Become aware of your vulnerable spots. Perhaps it is relationships, communication or the world of finances. We get overwhelmed when bills are greater than our bank account and we have difficulty learning how to budget; communication deteriorates with our spouse; our children are out of control, and the expectations and requirements of our job keep rising. Whatever the challenge, recognizing what pushes your panic button and when it is pushed allows you to prepare and take action.

When we are on overload or feeling the pressure on our time and resources, panic sets in it bringing along anxiety and fear and worry. What do I do? How will I manage? I already have so much to do. I’m so tired. I wish I could just run away. I’m not going to make it.

Our thoughts begin to spiral downward. We magnify the problem and diminish our ability to resolve it. We compare ourselves negatively with others who seem to have it all together. We have instant recall to all the times we have tried and failed while forgetting all the times we have succeeded. We label ourselves incompetent, stupid, etc. instead of recognizing that we have both strengths and weaknesses and we do not have to put unrealistic expectations on ourselves. We can’t do it all. And we are okay.

Here are some things you can do when overwhelmed.

1. Reduce the immediate stress level. Take some calm even breathes and ask God to help you relax and focus. Panic and fear puts our bodies into survival mode so we can run or fight. You need to use this stress energy in a different way.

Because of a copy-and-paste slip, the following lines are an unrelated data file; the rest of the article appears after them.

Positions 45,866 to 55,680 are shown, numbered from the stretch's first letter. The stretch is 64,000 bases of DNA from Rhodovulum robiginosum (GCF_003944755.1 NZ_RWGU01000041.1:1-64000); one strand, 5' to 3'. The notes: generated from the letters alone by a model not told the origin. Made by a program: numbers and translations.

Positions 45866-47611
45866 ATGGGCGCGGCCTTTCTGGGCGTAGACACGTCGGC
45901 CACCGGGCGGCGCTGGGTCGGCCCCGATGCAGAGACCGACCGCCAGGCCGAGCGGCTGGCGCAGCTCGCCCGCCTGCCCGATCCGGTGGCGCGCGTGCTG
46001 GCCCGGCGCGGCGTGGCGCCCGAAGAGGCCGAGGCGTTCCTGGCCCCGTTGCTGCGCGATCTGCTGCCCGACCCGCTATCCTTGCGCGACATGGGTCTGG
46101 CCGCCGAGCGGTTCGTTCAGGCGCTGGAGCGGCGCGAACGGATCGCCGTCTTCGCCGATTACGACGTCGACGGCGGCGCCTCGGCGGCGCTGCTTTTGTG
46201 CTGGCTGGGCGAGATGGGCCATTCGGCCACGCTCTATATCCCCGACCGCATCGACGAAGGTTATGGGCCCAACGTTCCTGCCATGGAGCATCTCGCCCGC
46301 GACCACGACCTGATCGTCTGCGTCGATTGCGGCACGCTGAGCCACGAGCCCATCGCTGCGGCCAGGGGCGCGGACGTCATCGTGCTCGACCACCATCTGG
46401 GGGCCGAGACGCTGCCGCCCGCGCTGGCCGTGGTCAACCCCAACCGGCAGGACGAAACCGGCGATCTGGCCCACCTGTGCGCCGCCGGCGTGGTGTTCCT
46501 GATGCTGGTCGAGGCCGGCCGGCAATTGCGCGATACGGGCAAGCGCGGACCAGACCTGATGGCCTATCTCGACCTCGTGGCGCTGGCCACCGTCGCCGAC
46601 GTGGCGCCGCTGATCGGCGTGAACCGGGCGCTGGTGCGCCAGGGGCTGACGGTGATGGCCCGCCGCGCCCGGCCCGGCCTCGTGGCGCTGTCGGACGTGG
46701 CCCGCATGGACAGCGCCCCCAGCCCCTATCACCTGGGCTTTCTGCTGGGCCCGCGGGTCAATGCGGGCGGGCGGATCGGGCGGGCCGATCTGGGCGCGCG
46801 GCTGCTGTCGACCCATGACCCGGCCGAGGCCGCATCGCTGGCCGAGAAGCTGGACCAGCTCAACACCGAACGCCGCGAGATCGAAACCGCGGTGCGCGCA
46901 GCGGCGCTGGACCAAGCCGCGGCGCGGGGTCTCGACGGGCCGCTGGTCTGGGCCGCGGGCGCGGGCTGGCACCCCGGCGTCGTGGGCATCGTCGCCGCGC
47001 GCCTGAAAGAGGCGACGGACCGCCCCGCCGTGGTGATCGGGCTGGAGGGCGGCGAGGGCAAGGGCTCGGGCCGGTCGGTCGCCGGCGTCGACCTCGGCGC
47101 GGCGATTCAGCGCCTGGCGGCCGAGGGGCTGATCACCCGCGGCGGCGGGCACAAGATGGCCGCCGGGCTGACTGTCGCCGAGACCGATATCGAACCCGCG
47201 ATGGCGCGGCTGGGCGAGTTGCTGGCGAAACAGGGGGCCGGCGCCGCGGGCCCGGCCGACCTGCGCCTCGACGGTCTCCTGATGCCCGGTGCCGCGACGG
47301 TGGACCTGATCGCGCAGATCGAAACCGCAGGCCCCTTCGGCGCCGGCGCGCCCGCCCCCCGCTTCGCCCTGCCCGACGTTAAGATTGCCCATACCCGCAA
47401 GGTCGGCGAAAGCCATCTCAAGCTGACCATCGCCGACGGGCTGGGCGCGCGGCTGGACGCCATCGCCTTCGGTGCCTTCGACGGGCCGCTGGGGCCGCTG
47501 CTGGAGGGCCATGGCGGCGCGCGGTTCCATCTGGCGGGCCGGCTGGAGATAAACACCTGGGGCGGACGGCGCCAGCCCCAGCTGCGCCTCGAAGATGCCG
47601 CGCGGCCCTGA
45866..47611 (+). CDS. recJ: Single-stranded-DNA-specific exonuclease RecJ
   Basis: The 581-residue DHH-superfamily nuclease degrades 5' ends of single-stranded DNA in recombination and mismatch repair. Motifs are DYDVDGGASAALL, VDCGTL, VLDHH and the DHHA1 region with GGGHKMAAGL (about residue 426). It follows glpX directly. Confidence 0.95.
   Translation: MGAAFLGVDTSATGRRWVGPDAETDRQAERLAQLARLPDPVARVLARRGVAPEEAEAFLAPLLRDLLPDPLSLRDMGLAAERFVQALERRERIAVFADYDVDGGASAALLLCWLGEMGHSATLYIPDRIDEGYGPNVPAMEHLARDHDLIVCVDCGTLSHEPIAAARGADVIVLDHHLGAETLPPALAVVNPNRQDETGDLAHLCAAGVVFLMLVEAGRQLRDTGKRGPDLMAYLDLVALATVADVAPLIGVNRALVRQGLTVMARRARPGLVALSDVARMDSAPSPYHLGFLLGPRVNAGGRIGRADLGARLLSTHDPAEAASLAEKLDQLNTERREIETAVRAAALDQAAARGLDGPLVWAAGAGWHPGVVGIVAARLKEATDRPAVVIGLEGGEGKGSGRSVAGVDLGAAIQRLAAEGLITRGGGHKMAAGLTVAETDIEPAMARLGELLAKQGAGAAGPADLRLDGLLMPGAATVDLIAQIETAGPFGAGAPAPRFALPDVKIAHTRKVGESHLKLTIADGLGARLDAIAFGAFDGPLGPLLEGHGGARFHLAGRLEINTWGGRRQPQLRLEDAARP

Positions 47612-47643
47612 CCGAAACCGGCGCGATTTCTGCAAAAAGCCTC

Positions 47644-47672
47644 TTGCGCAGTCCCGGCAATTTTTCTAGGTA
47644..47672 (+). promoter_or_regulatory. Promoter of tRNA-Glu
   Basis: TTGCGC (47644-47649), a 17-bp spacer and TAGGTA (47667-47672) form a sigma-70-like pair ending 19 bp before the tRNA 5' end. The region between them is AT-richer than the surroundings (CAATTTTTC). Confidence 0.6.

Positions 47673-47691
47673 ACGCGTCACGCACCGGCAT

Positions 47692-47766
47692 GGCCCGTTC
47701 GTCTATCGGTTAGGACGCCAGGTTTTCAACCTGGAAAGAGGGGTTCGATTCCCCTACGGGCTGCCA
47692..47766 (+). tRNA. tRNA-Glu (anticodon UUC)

Do the following exercise. Find a private spot. Stand in a comfortable position. As you breathe in air, slowly raise your arms above your head. Hold for a second and say to yourself, I am relaxed and in control of my time and my abilities. Let out your air as you lower your arms. Do this several times. 

2. Challenge your negative thinking. Instead of allowing your mind to dwell on all the “I can’ts” refocus them on all the “I can’s”. Resist thinking about how big the problem is. Instead, reframe it into something that is a challenge rather than a disaster. Tell yourself I can find the resources, develop the skill or do whatever it takes.

3. Break the problem down into manageable steps. Any overwhelming task can be broken down into productive steps of action. Become familiar with your typical response to trouble. What have you done in the past that hasn’t worked? What can you do today that will. Ask for help. Get support from others who will encourage you as you learn. Don’t be afraid to say I don’t know. It isn’t a reflection of your competence, abilities or self worth.

Life is full of challenges. Sometimes we will feel as though a truckload of problems has been dumped on us. The first thing is to step outside of it, put it into perspective and work on the demands one at a time. Otherwise our problems become monsters instead of challenges we can meet.

Marlene Anderson, MA, LMHC, NCC